New York Times: Democracy Falls on Barren Ground

by Laurence on 3/29/2005

University of Alaska Professor Elinor Burkett, who spent 2001-2002 as a Fulbright Scholar teaching journalism in Kyrgyzstan, seems not to like the way the Tulip Revolution turned out. The author of So Many Enemies, So Little Time published a surprisingly harsh Op-Ed in the New York Times today:

Fairbanks, Alaska– THE hasty exit of President Askar Akayev of Kyrgyzstan from his capital, Bishkek, last week is being hailed with the same breathless exuberance that greeted Georgia’s Rose Revolution in 2003 and the Orange Revolution that brought Viktor Yushchenko to the presidency of Ukraine in November. Democracy is on the march, we are told; yet another despot of the former Soviet world has been cast aside.

It’s a good story, but I’m afraid that plugging the political upheaval of this poor Central Asian nation into the paradigm du jour is akin to stuffing an elephant into a gorilla skin.

Look at the facts. In Georgia, President Eduard Shevardnadze was swept out of power when thousands of organized protesters surged into the Parliament and demanded an end to corruption. In Kyrgyzstan, Mr. Akayev’s 15-year reign was endedby a motley crowd of 20,000 who began the day in Bishkek’s Ala-Too Square chanting “Akayev is dirt,” then moved on to loot not only the main government building – called the White House – but also supermarkets, Internet cafes, the wholesale food market, beauty salons and A.T.M.’s.

An interview about Burkett’s book, So Many Enemies, So Little Time at FrontPage Magazine.com gives a hint as to why she might be skeptical:

Then, in August 2001, I took a Fulbright Professorship to teach journalism in Kyrgyzstan. I wasn’t looking for news. I was taking a break from reality and had seized on Kyrgyzstan as the most remote possible country – one where the word chad had never been uttered, one which never would appear on any CNN map.
 
Two weeks after my arrival, the Embassy called late one evening and advised me to turn on the TV and STAY HOME. About 10 days later, they called for a voluntary evacuation of Americans since the Islamic Movement of Uzbekistan, an offshoot of Al-Qaeda, has been very active in Kyrgyzstan.
 
At that point, reality had come to me, so I couldn’t go home. Rather, I plunged into the new reality at the intersection where Reagan’s Evil Empire met Bush’s Axis of Evil. In late October 2001, I flew into Kabul. Over my Christmas break, my husband and I went to Iran. The day after our return, Bush declared the Axis of Evil. Since I’d already been to one of the three, I decided to try for the other two. I never made it to N. Korea, but that May I spent three weeks in Iraq. Over the intervening months, I traveled and lectured in Uzbekistan and Turkmenistan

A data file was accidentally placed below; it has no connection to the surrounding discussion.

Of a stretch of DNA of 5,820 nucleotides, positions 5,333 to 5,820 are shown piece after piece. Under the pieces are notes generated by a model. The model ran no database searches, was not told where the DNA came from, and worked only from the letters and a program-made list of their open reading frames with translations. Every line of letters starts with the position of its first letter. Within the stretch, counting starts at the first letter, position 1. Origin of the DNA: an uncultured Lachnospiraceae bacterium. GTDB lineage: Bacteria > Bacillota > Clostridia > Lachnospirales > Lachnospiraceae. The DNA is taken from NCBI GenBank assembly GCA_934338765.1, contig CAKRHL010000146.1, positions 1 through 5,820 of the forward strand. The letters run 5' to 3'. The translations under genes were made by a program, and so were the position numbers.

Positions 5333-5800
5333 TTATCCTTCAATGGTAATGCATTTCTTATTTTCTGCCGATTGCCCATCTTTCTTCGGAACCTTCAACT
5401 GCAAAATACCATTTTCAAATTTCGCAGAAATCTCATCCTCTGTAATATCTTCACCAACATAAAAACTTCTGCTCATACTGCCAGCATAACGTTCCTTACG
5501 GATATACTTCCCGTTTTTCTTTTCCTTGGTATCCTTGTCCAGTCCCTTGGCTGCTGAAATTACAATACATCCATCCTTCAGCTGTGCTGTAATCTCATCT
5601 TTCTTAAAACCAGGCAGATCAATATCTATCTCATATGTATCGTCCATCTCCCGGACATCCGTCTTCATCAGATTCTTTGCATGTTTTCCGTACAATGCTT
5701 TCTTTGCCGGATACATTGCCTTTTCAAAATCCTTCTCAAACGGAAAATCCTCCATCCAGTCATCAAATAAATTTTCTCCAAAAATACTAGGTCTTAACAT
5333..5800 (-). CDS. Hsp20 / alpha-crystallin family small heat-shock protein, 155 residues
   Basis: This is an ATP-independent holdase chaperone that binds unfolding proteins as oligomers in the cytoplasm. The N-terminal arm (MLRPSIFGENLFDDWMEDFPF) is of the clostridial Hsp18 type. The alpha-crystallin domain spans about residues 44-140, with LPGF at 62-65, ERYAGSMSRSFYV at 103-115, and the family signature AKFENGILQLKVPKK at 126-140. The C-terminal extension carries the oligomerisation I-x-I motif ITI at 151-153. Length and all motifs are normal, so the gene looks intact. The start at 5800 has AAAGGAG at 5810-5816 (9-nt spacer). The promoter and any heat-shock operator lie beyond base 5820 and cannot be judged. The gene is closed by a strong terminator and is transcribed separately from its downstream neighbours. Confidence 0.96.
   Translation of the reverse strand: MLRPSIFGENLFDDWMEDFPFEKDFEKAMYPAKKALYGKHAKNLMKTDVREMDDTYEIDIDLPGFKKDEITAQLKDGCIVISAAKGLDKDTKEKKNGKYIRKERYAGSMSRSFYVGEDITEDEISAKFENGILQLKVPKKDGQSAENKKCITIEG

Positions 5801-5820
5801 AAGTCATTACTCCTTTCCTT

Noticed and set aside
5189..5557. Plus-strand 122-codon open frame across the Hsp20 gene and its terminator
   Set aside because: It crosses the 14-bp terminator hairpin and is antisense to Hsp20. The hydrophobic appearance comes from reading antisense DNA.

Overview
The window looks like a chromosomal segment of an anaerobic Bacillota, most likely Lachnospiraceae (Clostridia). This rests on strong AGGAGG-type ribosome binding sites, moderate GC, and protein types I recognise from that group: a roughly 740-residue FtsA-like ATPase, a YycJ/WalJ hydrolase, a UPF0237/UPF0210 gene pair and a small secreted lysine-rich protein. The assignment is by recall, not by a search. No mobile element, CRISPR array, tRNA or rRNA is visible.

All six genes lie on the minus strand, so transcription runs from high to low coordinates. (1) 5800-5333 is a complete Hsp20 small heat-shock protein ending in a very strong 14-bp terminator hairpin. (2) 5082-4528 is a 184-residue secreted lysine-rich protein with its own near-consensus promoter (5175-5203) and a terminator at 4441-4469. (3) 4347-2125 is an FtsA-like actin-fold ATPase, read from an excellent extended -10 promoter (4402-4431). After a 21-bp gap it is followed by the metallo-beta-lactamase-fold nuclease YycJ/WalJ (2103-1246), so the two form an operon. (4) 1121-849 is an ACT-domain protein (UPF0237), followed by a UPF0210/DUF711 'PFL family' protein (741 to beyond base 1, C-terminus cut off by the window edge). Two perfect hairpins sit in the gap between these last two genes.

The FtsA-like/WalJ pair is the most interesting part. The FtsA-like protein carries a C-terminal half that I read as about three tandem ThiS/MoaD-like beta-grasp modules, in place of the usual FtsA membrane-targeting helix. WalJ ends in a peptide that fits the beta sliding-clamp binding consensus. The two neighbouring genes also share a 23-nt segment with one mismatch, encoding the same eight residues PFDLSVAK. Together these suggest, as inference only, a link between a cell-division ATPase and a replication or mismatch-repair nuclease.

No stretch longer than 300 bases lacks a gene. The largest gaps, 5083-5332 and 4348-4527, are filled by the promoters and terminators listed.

No matter where I went, it was impossible for me to escape the reality that ALL of my experiences were being shaped more thoroughly by my gender than by my nationality. Sure, people reacted to me as an American – mostly to ask if I could help them get visas or to ask if some silly nonsense they’d read in the press (U.S. troops being required to pray daily to a pamphlet filled with photos of Bush and his Cabinet, or the U.S. plotting to deprive the Russians of gold medals at the Winter Olympics.) But I was suddenly operating in a part of the world in which my gender was foremost in almost every encounter.
 
In Afghanistan, I found it difficult to walk down the street because I didn’t understand that women always scurried around in their burqas because they were always expected to get out of the way of any man on the sidewalk. I met a woman who’d been crippled by a beating from the Vice and Virtue Police because – unaccustomed to seeing out of a burqa – she’s tripped on the street and exposed a little ankle. I interviewed extraordinary women who’d been active professionals before the rise of the Taliban who’d endured their confinement by addicting themselves to sedatives or by abusing their husbands and kids.
 
In Iran, I got on a bus one afternoon and was directed to the back of the bus, which is where women are expected to ride. In Turkmenistan, I heard about arranged marriages to uncles, about women who refused to agree to such marriages being driven out by their families. In Kyrgyzstan, I learned about hymen replacement surgery – surely an amazing symbol of the plight of young women caught between modernization and tradition. If these women couldn’t produce bloody sheets on the night of their weddings, they would, as a minimum, be shunned, at a maximu, be killed. In Iraq, urban women had watched as Saddam became more religious, and as short-sleeve dresses disappeared from the stores and women were pushed out of public life.
 
So when I came home, I fully expected the feminist movement to be up in arms, demanding that the U.S. government do more to defend these women, marching on the United Nations in defense of their sisters.
 
Instead, I found NOW working on its annual Love Your Body Day. And if I didn’t hit a wall earlier, I hit it several weeks ago during the March for Women’s Lives. Whoopi Goldberg declared that “there’s a war going on, a war against women.” I agreed. Unfortunately, we were talking about different wars.

You can read an excerpt from her book online at Amazon.com


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